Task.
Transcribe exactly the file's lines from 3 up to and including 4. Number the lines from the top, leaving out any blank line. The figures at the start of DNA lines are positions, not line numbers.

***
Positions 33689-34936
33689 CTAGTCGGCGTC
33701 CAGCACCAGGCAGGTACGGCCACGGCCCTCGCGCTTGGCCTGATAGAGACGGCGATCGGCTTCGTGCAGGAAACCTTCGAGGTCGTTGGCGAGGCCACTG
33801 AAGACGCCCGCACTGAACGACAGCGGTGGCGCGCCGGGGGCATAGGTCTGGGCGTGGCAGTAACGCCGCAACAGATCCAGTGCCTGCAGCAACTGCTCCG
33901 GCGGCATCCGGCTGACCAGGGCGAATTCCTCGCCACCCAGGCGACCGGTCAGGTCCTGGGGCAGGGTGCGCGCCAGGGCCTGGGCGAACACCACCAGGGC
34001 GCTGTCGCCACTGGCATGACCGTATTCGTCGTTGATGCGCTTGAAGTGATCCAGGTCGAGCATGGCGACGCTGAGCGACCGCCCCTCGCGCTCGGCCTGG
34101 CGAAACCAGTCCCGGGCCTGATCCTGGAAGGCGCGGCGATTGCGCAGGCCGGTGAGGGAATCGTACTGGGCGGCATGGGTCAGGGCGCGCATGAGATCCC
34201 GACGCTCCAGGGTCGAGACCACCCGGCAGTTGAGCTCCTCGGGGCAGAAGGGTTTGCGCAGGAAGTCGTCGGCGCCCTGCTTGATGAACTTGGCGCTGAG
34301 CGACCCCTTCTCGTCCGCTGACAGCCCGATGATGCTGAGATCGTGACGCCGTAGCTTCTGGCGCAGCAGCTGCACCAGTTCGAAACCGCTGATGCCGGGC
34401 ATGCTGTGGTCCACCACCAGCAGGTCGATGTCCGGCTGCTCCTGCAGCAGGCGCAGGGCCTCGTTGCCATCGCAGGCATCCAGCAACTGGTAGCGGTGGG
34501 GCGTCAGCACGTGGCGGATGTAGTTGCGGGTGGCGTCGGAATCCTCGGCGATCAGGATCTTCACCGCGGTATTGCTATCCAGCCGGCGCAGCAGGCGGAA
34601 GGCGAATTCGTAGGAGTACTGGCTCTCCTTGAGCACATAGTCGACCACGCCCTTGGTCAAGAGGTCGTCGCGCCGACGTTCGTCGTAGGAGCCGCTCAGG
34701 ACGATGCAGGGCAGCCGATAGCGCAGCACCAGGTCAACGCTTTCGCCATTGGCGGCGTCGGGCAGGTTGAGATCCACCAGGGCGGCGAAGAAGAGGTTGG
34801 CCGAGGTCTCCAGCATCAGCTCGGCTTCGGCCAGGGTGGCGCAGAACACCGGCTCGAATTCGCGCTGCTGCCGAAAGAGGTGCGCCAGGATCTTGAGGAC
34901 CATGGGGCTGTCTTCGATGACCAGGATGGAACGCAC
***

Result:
33701 CAGCACCAGGCAGGTACGGCCACGGCCCTCGCGCTTGGCCTGATAGAGACGGCGATCGGCTTCGTGCAGGAAACCTTCGAGGTCGTTGGCGAGGCCACTG
33801 AAGACGCCCGCACTGAACGACAGCGGTGGCGCGCCGGGGGCATAGGTCTGGGCGTGGCAGTAACGCCGCAACAGATCCAGTGCCTGCAGCAACTGCTCCG